Gear
Nikon D500 in a Nauticam housing; Nikkor 60mm lens with an Inon 10x diopter; dual Inon Z-240 strobes with two focus lights

Settings
f/13; 1/250; ISO 200

Yury Ivanov

Octopus in shell

Rye Pier, Victoria, Australia

Yury Ivanov

Behind the Shot
While on a night dive in one of my favorite sites, I found a beautiful shell—and it was moving. Looking closely, I saw a coconut octopus inside it. They are very intelligent animals, and they are always trying to find something out of which to build a house. Often they use empty coconuts, but “my” octopus was luckier, and got a nice shell as a castle. I waited for an interesting moment, and pushed the button. The photo was taken at a depth of 16 feet.

Gear
Nikon D850 in a Nauticam housing; Nikon 105mm macro lens; Inon Z- 330 strobe

Settings
f/16; 1/250; ISO 64

Jay Clue

Devil ray fever

Baja California, Mexico

Jay Clue

Behind the Shot
Twice a year in Baja we are blessed with aggregations of Munk’s devil rays. They’re incredibly gentle creatures. If you’re patient and approach them softly, they slowly begin to realize you are not a threat. On certain occasions, like this day, they will welcome you to soar within their schools. Freediving with gigantic aggregations of a creature the IUCN currently lists as Vulnerable to become endangered is bittersweet. While incredibly beautiful, it’s a solemn reminder that this mind-blowing spectacle of nature may not exist in a not-so-distant future if more of us aren’t inspired to protect them.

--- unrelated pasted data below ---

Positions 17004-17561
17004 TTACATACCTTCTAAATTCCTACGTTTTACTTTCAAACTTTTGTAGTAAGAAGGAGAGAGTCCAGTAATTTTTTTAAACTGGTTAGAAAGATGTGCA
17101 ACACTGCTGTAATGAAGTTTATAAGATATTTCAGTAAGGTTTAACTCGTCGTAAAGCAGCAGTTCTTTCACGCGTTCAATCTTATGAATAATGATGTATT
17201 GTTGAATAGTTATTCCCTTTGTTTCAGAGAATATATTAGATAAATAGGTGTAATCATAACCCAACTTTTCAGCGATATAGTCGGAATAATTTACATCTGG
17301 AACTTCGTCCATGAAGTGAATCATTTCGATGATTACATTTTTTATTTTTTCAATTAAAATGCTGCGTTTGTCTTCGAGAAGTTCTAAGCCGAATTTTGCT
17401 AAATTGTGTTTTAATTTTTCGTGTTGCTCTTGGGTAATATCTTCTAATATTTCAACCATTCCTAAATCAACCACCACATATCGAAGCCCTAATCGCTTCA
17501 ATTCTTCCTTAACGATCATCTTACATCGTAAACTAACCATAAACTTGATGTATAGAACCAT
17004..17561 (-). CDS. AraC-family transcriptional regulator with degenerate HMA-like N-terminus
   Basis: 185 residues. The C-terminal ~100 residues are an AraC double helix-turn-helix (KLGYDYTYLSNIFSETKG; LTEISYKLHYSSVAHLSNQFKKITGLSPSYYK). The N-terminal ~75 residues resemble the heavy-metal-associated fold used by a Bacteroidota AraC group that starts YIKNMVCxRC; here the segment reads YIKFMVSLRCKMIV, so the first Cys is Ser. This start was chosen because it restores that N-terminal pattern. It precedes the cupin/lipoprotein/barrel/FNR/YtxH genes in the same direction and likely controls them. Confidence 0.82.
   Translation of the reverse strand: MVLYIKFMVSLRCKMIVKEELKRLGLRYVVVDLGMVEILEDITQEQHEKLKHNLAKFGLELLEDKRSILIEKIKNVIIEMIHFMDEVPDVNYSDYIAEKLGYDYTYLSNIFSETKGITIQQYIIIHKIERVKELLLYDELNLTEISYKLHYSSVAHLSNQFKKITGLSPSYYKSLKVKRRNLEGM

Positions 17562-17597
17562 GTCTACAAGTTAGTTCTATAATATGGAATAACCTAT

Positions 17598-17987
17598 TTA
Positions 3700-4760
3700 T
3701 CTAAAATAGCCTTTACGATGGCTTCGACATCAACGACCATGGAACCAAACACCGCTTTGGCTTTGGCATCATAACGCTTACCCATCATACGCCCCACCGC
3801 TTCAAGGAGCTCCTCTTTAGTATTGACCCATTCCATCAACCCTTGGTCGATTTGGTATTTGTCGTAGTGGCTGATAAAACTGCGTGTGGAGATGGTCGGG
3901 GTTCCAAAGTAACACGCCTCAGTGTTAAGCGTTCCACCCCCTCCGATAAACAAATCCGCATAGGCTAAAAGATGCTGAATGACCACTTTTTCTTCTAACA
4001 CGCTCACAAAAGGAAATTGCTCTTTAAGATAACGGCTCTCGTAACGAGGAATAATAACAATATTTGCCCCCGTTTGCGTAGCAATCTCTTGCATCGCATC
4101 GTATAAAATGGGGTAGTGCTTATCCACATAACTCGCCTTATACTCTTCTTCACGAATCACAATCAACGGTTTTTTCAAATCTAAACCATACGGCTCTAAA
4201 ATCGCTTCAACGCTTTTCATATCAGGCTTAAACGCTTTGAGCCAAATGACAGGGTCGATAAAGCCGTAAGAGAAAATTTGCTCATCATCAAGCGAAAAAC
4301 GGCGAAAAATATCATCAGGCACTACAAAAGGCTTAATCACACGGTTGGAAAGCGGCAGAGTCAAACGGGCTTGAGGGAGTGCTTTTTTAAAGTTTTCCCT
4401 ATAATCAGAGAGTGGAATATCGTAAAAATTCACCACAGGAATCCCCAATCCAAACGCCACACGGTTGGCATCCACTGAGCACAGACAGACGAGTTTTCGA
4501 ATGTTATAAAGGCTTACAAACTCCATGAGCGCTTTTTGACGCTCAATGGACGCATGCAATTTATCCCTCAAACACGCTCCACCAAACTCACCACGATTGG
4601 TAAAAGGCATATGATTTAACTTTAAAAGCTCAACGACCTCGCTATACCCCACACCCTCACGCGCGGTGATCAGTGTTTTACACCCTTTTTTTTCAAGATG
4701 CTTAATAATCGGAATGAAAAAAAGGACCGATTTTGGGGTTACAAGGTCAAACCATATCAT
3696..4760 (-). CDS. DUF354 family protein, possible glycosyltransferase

Gear
Sony Alpha 7R IV in a Nauticam housing; Sigma 15mm FE lens

Settings
f/8; 1/250; ISO 1250

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Scott Portelli

Turtles eating jellyfish

Byron Bay, Australia

Scott Portelli

Behind the Shot
Green sea turtles devour a giant jellyfish, picking off the remaining morsels as helpless fish watch on while their symbiotic home is slowly reduced to an empty hull. While diving at Julian Rocks in Byron Bay, I came across a number of turtles taking advantage of a slow-moving jellyfish to grab a quick meal. I spotted them close to the surface and watched their behavior before I approached. Oblivious to my presence, they continued to fight for the best position to feast on the soft tentacles of this ocean voyager.

Gear
Canon 5D MKIII in a Seacam housing; 16-35mm lens; two Ikelite DS-161 strobes

Settings
f/10; 1/200; ISO 250

Sam Glenn-Smith

Octopuses mating

Rye Pier, Victoria, Australia

Sam Glenn-Smith

Behind the Shot
During the cold winter months, pale octopuses emerge from their dens to mate. For two months, local divers were fortunate to witness multiple pale octopuses mating. It was truly breathtaking: 20 minutes of these two gorgeous animals intertwining as they mated. It was a dream come true for me, and to be able to produce a photo of the event that I am proud of is something I will remember for many years to come.